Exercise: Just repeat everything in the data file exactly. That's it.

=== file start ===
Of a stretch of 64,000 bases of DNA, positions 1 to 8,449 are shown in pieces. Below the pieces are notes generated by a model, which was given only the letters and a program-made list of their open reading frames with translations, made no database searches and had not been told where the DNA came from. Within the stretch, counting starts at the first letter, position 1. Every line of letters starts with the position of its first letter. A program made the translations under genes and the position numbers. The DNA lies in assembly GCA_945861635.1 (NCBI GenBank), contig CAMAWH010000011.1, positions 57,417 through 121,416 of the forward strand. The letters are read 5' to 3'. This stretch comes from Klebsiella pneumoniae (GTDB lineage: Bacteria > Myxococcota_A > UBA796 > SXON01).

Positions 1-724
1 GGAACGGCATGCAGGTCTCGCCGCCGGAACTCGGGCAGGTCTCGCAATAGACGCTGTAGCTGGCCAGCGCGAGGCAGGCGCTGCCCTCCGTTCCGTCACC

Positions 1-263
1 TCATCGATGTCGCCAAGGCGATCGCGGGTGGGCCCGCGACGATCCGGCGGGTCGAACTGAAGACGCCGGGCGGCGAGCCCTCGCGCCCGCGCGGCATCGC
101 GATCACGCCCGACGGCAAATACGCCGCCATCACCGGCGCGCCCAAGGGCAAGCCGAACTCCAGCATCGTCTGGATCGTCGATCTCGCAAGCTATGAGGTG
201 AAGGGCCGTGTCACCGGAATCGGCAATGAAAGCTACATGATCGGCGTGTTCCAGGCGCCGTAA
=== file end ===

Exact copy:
Of a stretch of 64,000 bases of DNA, positions 1 to 8,449 are shown in pieces. Below the pieces are notes generated by a model, which was given only the letters and a program-made list of their open reading frames with translations, made no database searches and had not been told where the DNA came from. Within the stretch, counting starts at the first letter, position 1. Every line of letters starts with the position of its first letter. A program made the translations under genes and the position numbers. The DNA lies in assembly GCA_945861635.1 (NCBI GenBank), contig CAMAWH010000011.1, positions 57,417 through 121,416 of the forward strand. The letters are read 5' to 3'. This stretch comes from Klebsiella pneumoniae (GTDB lineage: Bacteria > Myxococcota_A > UBA796 > SXON01).

Positions 1-724
1 GGAACGGCATGCAGGTCTCGCCGCCGGAACTCGGGCAGGTCTCGCAATAGACGCTGTAGCTGGCCAGCGCGAGGCAGGCGCTGCCCTCCGTTCCGTCACC

Positions 1-263
1 TCATCGATGTCGCCAAGGCGATCGCGGGTGGGCCCGCGACGATCCGGCGGGTCGAACTGAAGACGCCGGGCGGCGAGCCCTCGCGCCCGCGCGGCATCGC
101 GATCACGCCCGACGGCAAATACGCCGCCATCACCGGCGCGCCCAAGGGCAAGCCGAACTCCAGCATCGTCTGGATCGTCGATCTCGCAAGCTATGAGGTG
201 AAGGGCCGTGTCACCGGAATCGGCAATGAAAGCTACATGATCGGCGTGTTCCAGGCGCCGTAA